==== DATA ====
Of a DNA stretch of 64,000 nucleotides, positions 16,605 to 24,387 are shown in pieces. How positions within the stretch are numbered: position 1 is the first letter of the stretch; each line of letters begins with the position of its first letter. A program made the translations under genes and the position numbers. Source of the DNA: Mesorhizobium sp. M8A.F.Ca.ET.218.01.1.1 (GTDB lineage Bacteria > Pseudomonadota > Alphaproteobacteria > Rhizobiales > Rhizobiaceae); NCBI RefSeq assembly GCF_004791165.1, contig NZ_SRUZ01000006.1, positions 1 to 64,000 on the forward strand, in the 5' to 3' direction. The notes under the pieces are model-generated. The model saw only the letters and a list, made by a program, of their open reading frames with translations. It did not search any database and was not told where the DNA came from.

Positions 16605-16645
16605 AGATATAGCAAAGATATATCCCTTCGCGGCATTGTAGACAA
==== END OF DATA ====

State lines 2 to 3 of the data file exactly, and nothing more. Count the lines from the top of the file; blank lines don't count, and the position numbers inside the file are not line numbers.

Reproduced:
Positions 16605-16645
16605 AGATATAGCAAAGATATATCCCTTCGCGGCATTGTAGACAA